What is the first thing that comes to mind when you think of prepaid cards? Do you think of them as an alternative to cash? Are they the same as a debit card? Are they synonymous in your mind with holidays, since you've either given or received them as gifts?
The fact of the matter is that there's a lot of confusion and misunderstanding out there regarding reloadable prepaid cards. Many people don't comprehend their strengths, the variety of options that are available and how they've evolved over the years. With all of the functionality of a debit card, but prohibiting consumers from spending more than they load on the card, this product provides a convenient financial service with significant benefits and control.
Here are five of the most prevalent myths surrounding reloadable prepaid cards, and the truth behind each of them:
• All prepaid cards are essentially the same.
Many Americans looking to choose a reloadable prepaid card do not always pay attention to the details when selecting one. After all, they think, all prepaid cards are essentially the same. But in fact, all cards are not created equal. Costs for loading, maintaining and using cards vary greatly. Before getting a prepaid card, it's important to shop around and compare fees. A good rule of thumb is to look for a simple, easy-to-understand disclosure form. Also, make sure the limits are appropriate for your lifestyle. Beware of low load limits with high load fees.
• Prepaid cards haven't changed over the years.
Since their inception, reloadable prepaid cards have evolved and become stronger options for American consumers. For instance, nowadays, there are a number of ways to load money onto a prepaid card, with many offering direct deposit capabilities. Furthermore, some newer reloadable cards are specifically designed with parents and teens in mind -- giving parents the ability to have controls and new opportunities to have conversations on how their teen is spending money.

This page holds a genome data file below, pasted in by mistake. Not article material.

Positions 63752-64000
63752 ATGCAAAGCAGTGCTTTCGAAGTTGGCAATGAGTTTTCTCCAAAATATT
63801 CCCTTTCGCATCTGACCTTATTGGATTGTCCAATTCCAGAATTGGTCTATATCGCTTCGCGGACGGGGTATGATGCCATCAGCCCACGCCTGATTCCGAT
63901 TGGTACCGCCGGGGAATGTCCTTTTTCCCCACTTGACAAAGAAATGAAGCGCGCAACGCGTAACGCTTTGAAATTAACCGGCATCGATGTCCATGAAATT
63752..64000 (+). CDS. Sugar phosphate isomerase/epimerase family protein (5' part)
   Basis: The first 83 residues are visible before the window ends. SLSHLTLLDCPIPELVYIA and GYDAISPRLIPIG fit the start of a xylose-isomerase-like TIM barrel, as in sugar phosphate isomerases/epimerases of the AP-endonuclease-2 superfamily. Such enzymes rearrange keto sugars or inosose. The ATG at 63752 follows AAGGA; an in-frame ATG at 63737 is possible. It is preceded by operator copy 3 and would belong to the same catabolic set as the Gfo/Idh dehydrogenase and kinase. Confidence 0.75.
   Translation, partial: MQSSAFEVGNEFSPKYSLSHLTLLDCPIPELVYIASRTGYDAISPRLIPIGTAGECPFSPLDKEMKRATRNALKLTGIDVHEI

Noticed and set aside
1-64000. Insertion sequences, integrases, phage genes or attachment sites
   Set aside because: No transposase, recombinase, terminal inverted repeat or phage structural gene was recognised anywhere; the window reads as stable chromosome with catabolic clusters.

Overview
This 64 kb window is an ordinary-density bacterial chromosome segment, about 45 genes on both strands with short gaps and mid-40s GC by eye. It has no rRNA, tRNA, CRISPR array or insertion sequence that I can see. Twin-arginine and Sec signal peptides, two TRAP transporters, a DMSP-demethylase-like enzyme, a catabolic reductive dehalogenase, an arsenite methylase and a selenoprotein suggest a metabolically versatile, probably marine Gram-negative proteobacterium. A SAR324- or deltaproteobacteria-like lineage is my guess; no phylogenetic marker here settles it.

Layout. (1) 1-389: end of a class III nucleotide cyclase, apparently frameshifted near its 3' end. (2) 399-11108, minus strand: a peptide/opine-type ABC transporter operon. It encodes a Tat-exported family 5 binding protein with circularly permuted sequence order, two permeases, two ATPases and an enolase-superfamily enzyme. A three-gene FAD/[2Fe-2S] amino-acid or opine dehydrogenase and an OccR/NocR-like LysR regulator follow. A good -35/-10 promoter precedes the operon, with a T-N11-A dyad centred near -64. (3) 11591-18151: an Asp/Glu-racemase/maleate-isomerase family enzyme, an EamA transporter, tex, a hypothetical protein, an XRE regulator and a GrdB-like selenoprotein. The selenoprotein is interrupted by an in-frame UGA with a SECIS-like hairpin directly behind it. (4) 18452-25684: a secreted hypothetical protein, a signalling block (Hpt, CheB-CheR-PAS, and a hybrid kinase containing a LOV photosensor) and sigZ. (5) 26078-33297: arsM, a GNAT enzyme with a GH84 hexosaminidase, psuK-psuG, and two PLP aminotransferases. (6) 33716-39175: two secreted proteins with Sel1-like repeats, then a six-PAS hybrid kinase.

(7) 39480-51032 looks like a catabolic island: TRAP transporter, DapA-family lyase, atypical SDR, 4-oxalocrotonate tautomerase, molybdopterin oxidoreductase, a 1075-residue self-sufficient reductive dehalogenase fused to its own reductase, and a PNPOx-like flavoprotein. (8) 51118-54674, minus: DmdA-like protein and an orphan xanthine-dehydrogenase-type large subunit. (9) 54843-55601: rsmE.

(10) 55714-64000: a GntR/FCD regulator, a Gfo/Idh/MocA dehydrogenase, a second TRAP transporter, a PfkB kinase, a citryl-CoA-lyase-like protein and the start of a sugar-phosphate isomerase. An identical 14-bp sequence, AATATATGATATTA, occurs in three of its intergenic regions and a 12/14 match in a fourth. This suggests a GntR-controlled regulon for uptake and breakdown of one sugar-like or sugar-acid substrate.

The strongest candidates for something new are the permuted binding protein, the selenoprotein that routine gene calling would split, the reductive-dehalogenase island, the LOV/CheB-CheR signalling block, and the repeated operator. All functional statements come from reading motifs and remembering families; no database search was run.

• Prepaid cards can only be purchased in drugstores or other big box retailers.
Reloadable prepaid cards can now be purchased at most banks, often with a more favorable cost structure than other cards. In addition, you are able to actually speak to a bank representative about the benefits and features of the card, versus just trying to figure out how the card works from a small package.
• Cash is easier to manage than a prepaid card.
Some American consumers think that the benefits that reloadable prepaid cards offer are outweighed by how much goes into managing them. But in many circumstances, reloadable cards are easier to manage than cash. For instance, for parents who find themselves needing to quickly get money to a child or teen who's not physically nearby, cash isn't a great option, but many reloadable cards are, since funds can be loaded quickly via debit or credit cards. Plus, even if you find yourself in a situation where cash is needed, most prepaid cards allow you to take money out from an ATM. Reloadable cards also provide a great way to shop online, where cash isn't accepted.
• All prepaid cards are FDIC-ensured.
Not all reloadable prepaid cards are FDIC-insured. In general, it's a good idea for consumers to search out a card that is covered by the FDIC. Doing so will help ensure that their money is secure, even in the unfortunate event that the card issuer fails.
Reloadable prepaid cards have evolved over the past few years, but many Americans are not informed on how to compare and benefit from this financial product. These cards can be very beneficial for a variety of consumers, as long as they devote the time to finding the card that's best for them. If you're unsure which card might meet your specific needs, a conversation with an expert at your local bank could be a good starting point.
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